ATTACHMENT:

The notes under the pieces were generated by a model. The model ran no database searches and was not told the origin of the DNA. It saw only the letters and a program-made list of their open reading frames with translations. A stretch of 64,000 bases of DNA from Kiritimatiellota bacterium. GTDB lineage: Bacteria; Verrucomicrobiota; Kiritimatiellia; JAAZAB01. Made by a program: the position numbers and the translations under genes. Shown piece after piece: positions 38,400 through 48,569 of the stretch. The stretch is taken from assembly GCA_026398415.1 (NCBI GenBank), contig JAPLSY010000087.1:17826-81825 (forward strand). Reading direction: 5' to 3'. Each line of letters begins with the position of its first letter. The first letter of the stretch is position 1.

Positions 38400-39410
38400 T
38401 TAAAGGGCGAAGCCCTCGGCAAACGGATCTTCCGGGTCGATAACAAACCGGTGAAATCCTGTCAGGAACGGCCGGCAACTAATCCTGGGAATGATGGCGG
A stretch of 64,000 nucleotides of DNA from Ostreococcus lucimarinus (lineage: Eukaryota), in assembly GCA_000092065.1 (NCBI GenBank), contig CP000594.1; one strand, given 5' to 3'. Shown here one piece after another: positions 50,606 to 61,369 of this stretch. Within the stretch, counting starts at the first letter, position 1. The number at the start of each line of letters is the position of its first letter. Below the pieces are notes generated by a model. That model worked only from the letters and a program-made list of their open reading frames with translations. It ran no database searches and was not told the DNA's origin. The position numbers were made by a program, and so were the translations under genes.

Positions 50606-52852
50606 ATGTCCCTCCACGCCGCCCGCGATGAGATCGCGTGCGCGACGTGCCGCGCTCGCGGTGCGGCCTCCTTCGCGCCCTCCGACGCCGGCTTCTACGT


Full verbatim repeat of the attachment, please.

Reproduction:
The notes under the pieces were generated by a model. The model ran no database searches and was not told the origin of the DNA. It saw only the letters and a program-made list of their open reading frames with translations. A stretch of 64,000 bases of DNA from Kiritimatiellota bacterium. GTDB lineage: Bacteria; Verrucomicrobiota; Kiritimatiellia; JAAZAB01. Made by a program: the position numbers and the translations under genes. Shown piece after piece: positions 38,400 through 48,569 of the stretch. The stretch is taken from assembly GCA_026398415.1 (NCBI GenBank), contig JAPLSY010000087.1:17826-81825 (forward strand). Reading direction: 5' to 3'. Each line of letters begins with the position of its first letter. The first letter of the stretch is position 1.

Positions 38400-39410
38400 T
38401 TAAAGGGCGAAGCCCTCGGCAAACGGATCTTCCGGGTCGATAACAAACCGGTGAAATCCTGTCAGGAACGGCCGGCAACTAATCCTGGGAATGATGGCGG
A stretch of 64,000 nucleotides of DNA from Ostreococcus lucimarinus (lineage: Eukaryota), in assembly GCA_000092065.1 (NCBI GenBank), contig CP000594.1; one strand, given 5' to 3'. Shown here one piece after another: positions 50,606 to 61,369 of this stretch. Within the stretch, counting starts at the first letter, position 1. The number at the start of each line of letters is the position of its first letter. Below the pieces are notes generated by a model. That model worked only from the letters and a program-made list of their open reading frames with translations. It ran no database searches and was not told the DNA's origin. The position numbers were made by a program, and so were the translations under genes.

Positions 50606-52852
50606 ATGTCCCTCCACGCCGCCCGCGATGAGATCGCGTGCGCGACGTGCCGCGCTCGCGGTGCGGCCTCCTTCGCGCCCTCCGACGCCGGCTTCTACGT